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Birth of atomic bomb explored through dance, art, poetry

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By Tris DeRoma

This Sunday will mark the 71st anniversary of the Trinity Test, the first test  of an actual nuclear weapon. The test took place in the Jornada Del Muerto Desert near Alamogordo, New Mexico.

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At Fuller Lodge this weekend, the birth of the atomic bomb will be remembered in an hour and a half, thought-provoking performance that will include poetry by former Los Alamos native Allison Cobb, art by Japanese artist Yukiyo Kawano and dance by Butoh dancer Meshi Chavez. Stephen Miller and Lisa DeGrace will be providing the music and visual effects.

The performance will actually center around the Aug. 9 bombing of Nagasaki, Japan, when the plutonium “Fat Man” bomb was dropped. Kawano created a replica of the Fat Man bomb from World War II era kimonos sewn together with Kawano’s hair. She has grandparents that survived the Hiroshima bombing on Aug. 6. The kimonos came from a shop owned by one of her grandmothers.

The event is sponsored in part by the LA History museum.

“When viewed together, the multiple perspectives from Los Alamos and Japan creates a more holistic history than what can be understood from only one point of view,” LA History Museum Director Judith Stauber said. 

When it’s over, the performers hope audience members will leave with a deeper understanding of the events that transcends its historical significance.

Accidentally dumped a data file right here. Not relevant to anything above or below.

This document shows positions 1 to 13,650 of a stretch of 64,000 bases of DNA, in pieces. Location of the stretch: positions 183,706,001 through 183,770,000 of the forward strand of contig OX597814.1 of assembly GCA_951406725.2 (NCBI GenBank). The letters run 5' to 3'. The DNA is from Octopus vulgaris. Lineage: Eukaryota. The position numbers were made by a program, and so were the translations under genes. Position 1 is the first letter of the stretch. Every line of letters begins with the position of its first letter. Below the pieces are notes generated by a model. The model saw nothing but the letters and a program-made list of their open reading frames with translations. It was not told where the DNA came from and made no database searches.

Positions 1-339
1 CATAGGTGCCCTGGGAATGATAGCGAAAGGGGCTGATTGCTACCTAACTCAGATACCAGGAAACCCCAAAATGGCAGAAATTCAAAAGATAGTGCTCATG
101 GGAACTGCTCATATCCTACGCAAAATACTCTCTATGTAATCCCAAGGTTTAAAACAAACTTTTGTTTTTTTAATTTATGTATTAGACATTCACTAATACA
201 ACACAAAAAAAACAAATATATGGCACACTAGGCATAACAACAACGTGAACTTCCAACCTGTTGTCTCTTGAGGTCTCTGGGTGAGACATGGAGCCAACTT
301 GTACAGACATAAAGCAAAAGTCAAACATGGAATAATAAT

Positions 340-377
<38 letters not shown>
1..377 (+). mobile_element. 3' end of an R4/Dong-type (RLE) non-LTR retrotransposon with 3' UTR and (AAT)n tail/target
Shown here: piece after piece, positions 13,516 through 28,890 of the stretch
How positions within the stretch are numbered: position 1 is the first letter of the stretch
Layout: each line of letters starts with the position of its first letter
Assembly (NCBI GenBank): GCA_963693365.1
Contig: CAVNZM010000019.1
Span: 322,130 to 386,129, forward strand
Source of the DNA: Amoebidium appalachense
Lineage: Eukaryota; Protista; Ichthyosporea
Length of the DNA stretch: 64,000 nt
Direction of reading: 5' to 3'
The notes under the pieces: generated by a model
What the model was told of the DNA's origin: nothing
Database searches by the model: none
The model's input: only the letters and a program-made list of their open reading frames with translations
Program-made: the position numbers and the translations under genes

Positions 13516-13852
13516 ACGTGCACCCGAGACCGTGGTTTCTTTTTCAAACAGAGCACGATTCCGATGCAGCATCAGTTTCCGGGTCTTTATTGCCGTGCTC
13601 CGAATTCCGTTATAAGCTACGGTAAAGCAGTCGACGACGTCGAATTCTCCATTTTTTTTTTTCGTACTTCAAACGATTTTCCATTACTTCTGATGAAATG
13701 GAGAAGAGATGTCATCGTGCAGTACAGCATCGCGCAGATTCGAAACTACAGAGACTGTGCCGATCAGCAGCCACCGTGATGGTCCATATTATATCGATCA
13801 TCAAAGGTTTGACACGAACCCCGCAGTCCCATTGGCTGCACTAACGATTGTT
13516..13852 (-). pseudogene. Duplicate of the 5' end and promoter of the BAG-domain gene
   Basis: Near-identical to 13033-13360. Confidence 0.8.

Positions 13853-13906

Called “Suspended Moment,” the five members have already taken the performance around the country, including another facility that had a hand in the Manhattan Project, the Hanford Site in Hanford Washington.

“We’re continually developing the piece,” Cobb said. “The piece we’ll perform is one we’ve created for Los Alamos.”
Their larger goal is to perform the piece at nuclear sites around the globe.

Cobb will be performing her poem “We Must Look,” which was taken from former President Barack Obama’s speech from when he laid a wreath in Hiroshima Japan last year in remembrance of the bombings, which took place Aug. 6 and Aug. 9, 1945 in honor of the victims last year.

“For me, it’s about a woman from Los Alamos, a woman from Hiroshima in our generation 70 years later having a dialogue with each other, looking at each other, trying to understand each other and our shared history,” Cobb said.

“Then, trying to share that dialogue, that relationship and understanding with other people through art, so we can hopefully come to a greater understanding and connection where we will never have to be in a situation where we are using nuclear weapons again.”

Cobb’s father, Donald, previously worked at Los Alamos National Laboratory.

“I’ve always been really interested and obsessed with the nuclear history,” Cobb said. “It’s very often been a topic in my poetry, I think it’s inevitable that, having come from Los Alamos, I would want to continue to engage with it and write about it.”

Cobb said her feelings about the issue are “complex.”

“I feel proud of being  from Los Alamos and the people that are there and all that they’ve accomplished,” Cobb said. “I also feel the grief and sorrow that some of those accomplishments have been so destructive and made the world so dangerous in so many ways.”

On Friday night, the Fuller Lodge Arts Center invites residents to stop by and help make Japanese style paper lanterns, which will be used in the performance.  The free class starts at 6 p.m.

Cobb and Kawano will be hosting the event. At the start of the class, Kawano will demonstrate how to make the lanterns, and create the Japanese symbols that will go on them.

Suspended Moment will take place from 4 p.m. to 5:30 p.m., this Sunday at Fuller Lodge.

The lantern-making event is Friday, and will be from 6 p.m. to 9 p.m. at the Fuller Lodge Arts Center.
For more information, call the LA History Museum at 662-6272.